Descartes said, Cogito ergo sum--"I think, therefore I am." But suppose we are nothing more than the sum of our first, naive, random behaviors. What then?

These questions may be tough nuts to crack, but in terms of our personal lives, we can actively improve on our irrational behaviors. We can start by becoming aware of our vulnerabilities. Suppose you're planning to buy a cutting-edge cell phone (the one with the three-megapixel, 8x zoom digital camera), or even a daily $4 cup of gourmet coffee. You might begin by questioning that habit. How did it begin? Second, ask yourself what amount of pleasure you will be getting out of it. Is the pleasure as much as you thought you would get? Could you cut back a little and better spend the remaining money on something else? With everything you do, in fact, you should train yourself to question your repeated behaviors. In the case of the cell phone, could you take a step back from the cutting edge, reduce your outlay, and use some of the money for something else? And as for the coffee--rather than asking which blend of coffee you will have today, ask yourself whether you should even be having that habitual cup of expensive coffee at all.*

We should also pay particular attention to the first decision we make in what is going to be a long stream of decisions (about clothing, food, etc.). When we face such a decision, it might seem to us that this is just on decision, without large consequences; but in fact the power of the first decision can have such a long-lasting effect that it will percolate into our future decisions for years to come. Given this effect, the first decision is crucial, and we should give it an appropriate amount of attention.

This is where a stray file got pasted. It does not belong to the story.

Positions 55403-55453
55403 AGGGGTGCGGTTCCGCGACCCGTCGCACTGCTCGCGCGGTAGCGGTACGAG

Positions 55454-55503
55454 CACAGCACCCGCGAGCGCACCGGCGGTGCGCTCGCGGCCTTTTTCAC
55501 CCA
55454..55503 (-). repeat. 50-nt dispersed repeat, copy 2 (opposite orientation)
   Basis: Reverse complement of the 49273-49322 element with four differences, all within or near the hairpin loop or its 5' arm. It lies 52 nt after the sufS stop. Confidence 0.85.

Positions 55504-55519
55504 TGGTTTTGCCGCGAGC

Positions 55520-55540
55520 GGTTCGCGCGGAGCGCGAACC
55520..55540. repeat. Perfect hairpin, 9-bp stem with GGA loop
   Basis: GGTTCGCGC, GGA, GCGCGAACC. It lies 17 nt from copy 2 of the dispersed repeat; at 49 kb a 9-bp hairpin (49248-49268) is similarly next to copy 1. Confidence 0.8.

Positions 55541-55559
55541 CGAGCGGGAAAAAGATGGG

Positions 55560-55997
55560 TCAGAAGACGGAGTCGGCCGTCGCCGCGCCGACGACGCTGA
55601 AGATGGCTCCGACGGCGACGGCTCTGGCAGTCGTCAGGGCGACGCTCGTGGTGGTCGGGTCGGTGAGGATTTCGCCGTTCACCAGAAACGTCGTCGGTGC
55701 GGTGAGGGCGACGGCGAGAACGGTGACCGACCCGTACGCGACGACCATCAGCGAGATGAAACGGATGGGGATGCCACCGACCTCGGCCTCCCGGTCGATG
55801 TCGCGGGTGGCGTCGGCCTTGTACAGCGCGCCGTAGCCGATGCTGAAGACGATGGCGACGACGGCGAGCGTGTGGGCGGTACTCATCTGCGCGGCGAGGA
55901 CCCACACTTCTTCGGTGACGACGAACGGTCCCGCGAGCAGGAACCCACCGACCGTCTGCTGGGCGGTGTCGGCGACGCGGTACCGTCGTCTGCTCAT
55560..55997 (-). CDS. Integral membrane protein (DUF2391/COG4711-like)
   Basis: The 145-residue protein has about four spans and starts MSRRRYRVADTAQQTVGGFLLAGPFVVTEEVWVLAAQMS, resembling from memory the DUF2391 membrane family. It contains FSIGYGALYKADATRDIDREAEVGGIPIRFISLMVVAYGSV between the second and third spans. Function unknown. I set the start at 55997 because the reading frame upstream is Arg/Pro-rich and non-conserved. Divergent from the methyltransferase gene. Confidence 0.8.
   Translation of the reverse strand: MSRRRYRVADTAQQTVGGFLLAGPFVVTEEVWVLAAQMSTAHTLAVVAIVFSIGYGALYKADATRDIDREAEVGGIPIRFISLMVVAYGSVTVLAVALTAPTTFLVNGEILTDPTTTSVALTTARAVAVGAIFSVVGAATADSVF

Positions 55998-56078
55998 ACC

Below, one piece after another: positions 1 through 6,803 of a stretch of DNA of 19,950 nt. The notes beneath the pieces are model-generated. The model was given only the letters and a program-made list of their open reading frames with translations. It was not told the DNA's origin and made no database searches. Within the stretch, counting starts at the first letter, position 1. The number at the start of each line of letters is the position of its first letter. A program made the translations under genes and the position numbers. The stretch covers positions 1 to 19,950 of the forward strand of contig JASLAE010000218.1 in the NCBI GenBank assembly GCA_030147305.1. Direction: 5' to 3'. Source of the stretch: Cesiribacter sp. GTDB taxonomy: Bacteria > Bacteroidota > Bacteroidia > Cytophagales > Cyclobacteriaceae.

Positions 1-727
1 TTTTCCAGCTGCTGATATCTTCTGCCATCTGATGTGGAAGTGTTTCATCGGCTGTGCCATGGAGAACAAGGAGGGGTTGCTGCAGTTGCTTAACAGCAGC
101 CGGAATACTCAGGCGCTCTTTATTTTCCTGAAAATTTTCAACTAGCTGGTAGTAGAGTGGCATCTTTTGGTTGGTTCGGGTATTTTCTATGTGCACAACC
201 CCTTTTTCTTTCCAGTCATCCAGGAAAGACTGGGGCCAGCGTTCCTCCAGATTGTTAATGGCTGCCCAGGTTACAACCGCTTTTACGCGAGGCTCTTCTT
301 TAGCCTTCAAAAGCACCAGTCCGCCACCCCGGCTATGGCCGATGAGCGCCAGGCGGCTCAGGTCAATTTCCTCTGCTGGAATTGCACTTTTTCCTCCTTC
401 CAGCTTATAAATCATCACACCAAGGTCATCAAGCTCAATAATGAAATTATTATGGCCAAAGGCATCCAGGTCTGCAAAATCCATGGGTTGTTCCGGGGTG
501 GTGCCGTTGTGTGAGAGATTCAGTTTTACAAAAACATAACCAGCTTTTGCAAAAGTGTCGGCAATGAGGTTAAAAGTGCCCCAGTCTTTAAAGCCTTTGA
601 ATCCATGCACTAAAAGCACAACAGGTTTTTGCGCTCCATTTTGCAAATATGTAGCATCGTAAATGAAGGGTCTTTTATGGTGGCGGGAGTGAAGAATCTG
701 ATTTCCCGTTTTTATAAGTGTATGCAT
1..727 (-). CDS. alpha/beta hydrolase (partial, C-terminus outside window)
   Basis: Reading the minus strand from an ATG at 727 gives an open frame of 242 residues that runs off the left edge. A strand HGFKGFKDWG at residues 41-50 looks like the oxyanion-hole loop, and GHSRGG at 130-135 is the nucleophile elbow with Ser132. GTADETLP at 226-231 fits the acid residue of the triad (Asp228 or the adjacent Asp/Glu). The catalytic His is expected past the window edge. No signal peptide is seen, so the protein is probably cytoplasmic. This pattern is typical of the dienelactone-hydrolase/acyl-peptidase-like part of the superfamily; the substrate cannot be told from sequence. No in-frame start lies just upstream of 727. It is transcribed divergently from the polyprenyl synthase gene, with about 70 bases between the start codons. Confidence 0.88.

Socrates said that the unexamined life is not worth living. Perhaps it's time to inventory the imprints and anchors in our own life. Even if they once were completely reasonable, are they still reasonable? Once the old choices are reconsidered, we can open ourselves to new decisions--and the new opportunities of a new day. That seems to make sense.

*I am not claiming that spending money on a wonderful cup of coffee every day, or even a few times a day, is necessarily a bad decision--I am saying only that we should question our decisions.
Dan Ariely, Predictably Irrational: The Hidden Forces That Shape Our Decisions 37-39, 43-45 (2008).


Cl. Panic said...

I came by your castle for a foamy latte, but nobody answered the door. Were you closed for a training session, perhaps?

Nonny Nu said...

OMG, that was the biggest publicity stunt ever. Their "coffee" is still inconsistently made, I bet. But, I will never know, since I'm boycotting them.

Cl. Panic said...

So here's a big reveal, that's sure to attract all of the Starbucks bloggers:

One of the big changes is that the baristas are always supposed to pull 2 shots -- even if your drink only takes one. That's pretty standard, as most expresso machines naturally pull two shots.

But Starbuck's fancy automated machines have a 1 shot setting. It uses less coffee and makes the 1 shot. Well, per the training, that 1 shot is not as good as 1 shot takes from a 2 shot pull. So for quality, waste that coffee and dump out the second shot (or use it in another drink being made at the same time).

So guess what -- they're now asking people if they want to add a second shot! (i.e.: want to upgrade your drink?) For a small fee, you'll get what they were going to toss.

Smart cookies they are!

But that aside, I was more pleased with the service I received post-training. Hopefully it will stick and there will be mroe consistent and proper milk foaming in my future.

Nonny Nu said...

Smart cookies they are!
Yes, very smart, disgusting cookies...